During Inquiry Charter’s third-grade shelter tour, Mandy asked the students, “Why do you think we [the PSPCA] spay and neuter animals?” Raymond answered eagerly, “Like you said upstairs, you have to take care of 400 animals every day — that’s already 400 animals without a home. I think that’s why.” These words speak to the heart of our humane education program and the lessons we work so diligently to impart to the city’s youth.

Brandi Fleischman, a fifth-grade teacher at the Ben Franklin School, noted, “The partnership program has had a positive impact on my student’s views on animals. For example, a student who is usually not one to participate on a regular basis has begun to enjoy sharing questions, answers, and even scenarios with his new classmates. It helps build a collaborative learning space for meeting the needs of ALL my students.”

“You know you’re making a difference when students like Joshua from Ben Franklin Elementary say, ‘I hope they all get adopted,’ as he stands in front of the cat-adoption area,” said Mandy Hood, humane education and outreach manger. “We are grateful for the Foundation’s support!”

Story #2: Animal Sheltering Lessons at Ben Franklin Elementary: Thanks to the generosity of the Petfinder Foundation, more than 30 students in the Ben Franklin fifth-grade class were able to participate in many hands-on lessons. One lesson in particular had the students talking for weeks. Ben Franklin students participated in an interactive lesson: Animal Sheltering. The lesson utilized props, simulations, and different hands-on stations to teach students about adoptions, the importance of veterinary medicine, and how to care for animals.

Through these activities, students learned how to promote dogs and cats for adoption and worked together to create adoption posters for four long-time residents at our shelter. Additionally, students participated in performing an annual exam on a stuffed dog named Lucy. Students learned the importance of vaccines, flea and tick medication, annual check-ups and more. Lastly, students participated in an animal-care activity where they learned about taking care of animals in a shelter setting. They reviewed their tools, discussed how to meet the basic needs of the animals, and set up a complete cat kennel.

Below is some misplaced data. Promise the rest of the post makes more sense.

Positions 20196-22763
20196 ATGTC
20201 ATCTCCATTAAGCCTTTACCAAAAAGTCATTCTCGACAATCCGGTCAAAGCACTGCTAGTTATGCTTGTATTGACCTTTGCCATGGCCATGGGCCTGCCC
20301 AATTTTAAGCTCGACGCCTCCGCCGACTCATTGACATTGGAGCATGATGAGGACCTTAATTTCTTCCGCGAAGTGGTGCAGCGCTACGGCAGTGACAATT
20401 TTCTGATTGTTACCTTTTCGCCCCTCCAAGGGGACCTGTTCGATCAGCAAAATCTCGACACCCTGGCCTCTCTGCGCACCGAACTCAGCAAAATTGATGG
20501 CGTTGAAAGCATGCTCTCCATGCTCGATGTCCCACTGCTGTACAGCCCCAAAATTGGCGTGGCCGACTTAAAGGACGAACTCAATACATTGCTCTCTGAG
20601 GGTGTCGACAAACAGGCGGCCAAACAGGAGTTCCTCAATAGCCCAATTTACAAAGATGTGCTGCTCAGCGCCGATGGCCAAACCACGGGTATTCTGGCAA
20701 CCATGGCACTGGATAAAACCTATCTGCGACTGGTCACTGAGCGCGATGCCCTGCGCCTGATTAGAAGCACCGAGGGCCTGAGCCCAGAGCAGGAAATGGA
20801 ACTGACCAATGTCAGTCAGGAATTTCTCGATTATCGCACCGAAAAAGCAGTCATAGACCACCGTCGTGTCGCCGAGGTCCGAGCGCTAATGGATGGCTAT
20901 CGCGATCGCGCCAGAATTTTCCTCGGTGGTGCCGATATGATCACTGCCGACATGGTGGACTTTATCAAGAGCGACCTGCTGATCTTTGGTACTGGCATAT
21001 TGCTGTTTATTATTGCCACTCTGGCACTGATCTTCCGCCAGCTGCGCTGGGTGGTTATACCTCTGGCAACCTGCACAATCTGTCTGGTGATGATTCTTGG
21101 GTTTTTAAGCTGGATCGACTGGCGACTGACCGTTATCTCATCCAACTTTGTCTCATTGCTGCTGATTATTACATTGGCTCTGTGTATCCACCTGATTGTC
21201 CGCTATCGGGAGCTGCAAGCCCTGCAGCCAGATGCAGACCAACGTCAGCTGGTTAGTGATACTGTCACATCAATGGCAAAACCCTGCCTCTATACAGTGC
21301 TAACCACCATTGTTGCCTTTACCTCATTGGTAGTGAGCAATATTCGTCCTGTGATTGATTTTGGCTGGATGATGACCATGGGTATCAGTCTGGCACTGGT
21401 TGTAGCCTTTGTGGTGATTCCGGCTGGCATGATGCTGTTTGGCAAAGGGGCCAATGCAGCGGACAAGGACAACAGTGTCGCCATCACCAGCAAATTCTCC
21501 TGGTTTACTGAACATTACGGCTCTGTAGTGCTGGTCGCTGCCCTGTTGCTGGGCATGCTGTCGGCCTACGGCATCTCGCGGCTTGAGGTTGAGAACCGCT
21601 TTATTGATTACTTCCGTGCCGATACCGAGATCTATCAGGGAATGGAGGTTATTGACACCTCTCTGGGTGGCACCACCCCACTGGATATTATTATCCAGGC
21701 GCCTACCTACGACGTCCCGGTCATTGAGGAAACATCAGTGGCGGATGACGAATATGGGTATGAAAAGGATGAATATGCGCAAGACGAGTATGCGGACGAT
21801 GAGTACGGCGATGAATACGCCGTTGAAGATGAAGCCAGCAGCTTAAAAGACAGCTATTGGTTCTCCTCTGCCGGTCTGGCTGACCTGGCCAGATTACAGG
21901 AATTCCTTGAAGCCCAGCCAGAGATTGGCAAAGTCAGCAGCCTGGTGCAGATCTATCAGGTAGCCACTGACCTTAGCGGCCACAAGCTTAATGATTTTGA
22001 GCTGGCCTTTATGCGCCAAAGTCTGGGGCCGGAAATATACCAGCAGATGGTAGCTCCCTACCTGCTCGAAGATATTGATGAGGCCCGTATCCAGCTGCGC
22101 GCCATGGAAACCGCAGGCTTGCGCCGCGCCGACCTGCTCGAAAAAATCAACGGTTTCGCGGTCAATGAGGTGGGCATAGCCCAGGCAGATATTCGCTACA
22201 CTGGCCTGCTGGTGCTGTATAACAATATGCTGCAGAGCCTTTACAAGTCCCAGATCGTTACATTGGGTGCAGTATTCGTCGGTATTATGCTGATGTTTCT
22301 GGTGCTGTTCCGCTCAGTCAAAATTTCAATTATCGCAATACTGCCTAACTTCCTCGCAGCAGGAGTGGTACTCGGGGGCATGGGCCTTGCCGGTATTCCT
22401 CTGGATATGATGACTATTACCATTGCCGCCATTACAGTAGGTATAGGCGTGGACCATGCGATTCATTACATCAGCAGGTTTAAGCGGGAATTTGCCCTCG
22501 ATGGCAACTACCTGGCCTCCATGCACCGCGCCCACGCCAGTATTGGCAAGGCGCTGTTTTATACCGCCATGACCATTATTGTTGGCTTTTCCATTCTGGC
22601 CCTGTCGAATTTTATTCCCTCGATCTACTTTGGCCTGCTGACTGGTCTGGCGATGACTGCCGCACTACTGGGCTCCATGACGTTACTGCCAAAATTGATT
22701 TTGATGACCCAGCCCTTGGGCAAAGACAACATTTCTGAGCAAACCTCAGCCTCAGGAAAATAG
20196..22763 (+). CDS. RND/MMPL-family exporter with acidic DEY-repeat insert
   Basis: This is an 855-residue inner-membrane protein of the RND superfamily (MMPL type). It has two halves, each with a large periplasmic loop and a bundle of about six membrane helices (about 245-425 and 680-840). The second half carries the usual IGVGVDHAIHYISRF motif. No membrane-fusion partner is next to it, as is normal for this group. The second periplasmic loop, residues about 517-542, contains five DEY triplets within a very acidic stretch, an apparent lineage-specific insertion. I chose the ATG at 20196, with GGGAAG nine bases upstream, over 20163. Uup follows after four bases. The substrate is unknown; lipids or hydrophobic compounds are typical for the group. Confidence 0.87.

Story #3: Enrichment Toys: Part of our Humane Education program is making enrichment toys for the shelter animals. “Not only does it teach students that they can make a difference in the lives of shelter animals and their own pets, it teaches them that they have a role in the quality of life of their animals and the fun things they can do together,” says Mandy Hood, humane education and outreach manager.

Enrichment toys also benefit shelter animals by breaking up the boredom, reducing stress, and teaching our cats and dogs that when kids approach, good things happen. Students from Horatio B Hackett School used fleece to make enrichment toys and give them to dogs as part of their shelter visit.

Jacob Andracki, a fifth-grade student at Horatio B Hackett School, says, “I really learned a lot and enjoyed going to the PSPCA. I liked making toys and treats and interacting with the animals. I really think you guys [the PSPCA] take good care of those animals.”

Story #4: Books: On Saturday, Oct. 29, 2016, the PSPCA hosted their Second Annual “Howl-o-ween” Humane Education event where more than 70 families came to learn about animals in a fun and meaningful way. This year, story time was added to the list of event activities for children.

“The Petfinder Foundation Youth Humane Education Grant allowed us to purchase new educational books, and include a story-time feature to the event,” says Mandy Hood. “The children enjoyed the animal themed story time and learned about how animals perceive the world and the safest way to greet a dog.”

Two retired principals who volunteer with the PSPCA ran 10 different story times with kids from the local community. “The book topics were so exciting. They covered simple lessons about animals while focusing on word repetition in order to promote literacy. These are great,” says Honey Zozofsky.

Further Reading